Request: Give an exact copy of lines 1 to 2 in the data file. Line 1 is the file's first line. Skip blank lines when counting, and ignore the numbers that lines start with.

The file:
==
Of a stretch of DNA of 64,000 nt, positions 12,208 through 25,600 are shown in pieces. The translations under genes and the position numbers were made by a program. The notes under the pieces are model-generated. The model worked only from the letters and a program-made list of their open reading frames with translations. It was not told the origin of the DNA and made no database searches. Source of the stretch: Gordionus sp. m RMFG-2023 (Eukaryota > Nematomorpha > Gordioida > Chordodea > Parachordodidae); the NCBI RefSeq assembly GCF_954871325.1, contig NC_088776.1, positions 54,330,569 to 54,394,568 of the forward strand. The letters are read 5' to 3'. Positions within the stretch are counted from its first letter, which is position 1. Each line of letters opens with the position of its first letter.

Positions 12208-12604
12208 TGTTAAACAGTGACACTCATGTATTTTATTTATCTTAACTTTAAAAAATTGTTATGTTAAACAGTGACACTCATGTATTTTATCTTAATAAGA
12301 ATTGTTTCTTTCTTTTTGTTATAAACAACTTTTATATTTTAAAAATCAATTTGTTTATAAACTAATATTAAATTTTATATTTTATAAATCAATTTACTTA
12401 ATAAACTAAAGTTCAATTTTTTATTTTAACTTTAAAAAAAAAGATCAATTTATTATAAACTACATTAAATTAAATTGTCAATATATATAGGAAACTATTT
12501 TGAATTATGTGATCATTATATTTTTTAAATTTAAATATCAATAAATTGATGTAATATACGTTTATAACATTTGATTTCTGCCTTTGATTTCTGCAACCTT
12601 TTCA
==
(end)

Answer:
Of a stretch of DNA of 64,000 nt, positions 12,208 through 25,600 are shown in pieces. The translations under genes and the position numbers were made by a program. The notes under the pieces are model-generated. The model worked only from the letters and a program-made list of their open reading frames with translations. It was not told the origin of the DNA and made no database searches. Source of the stretch: Gordionus sp. m RMFG-2023 (Eukaryota > Nematomorpha > Gordioida > Chordodea > Parachordodidae); the NCBI RefSeq assembly GCF_954871325.1, contig NC_088776.1, positions 54,330,569 to 54,394,568 of the forward strand. The letters are read 5' to 3'. Positions within the stretch are counted from its first letter, which is position 1. Each line of letters opens with the position of its first letter.

Positions 12208-12604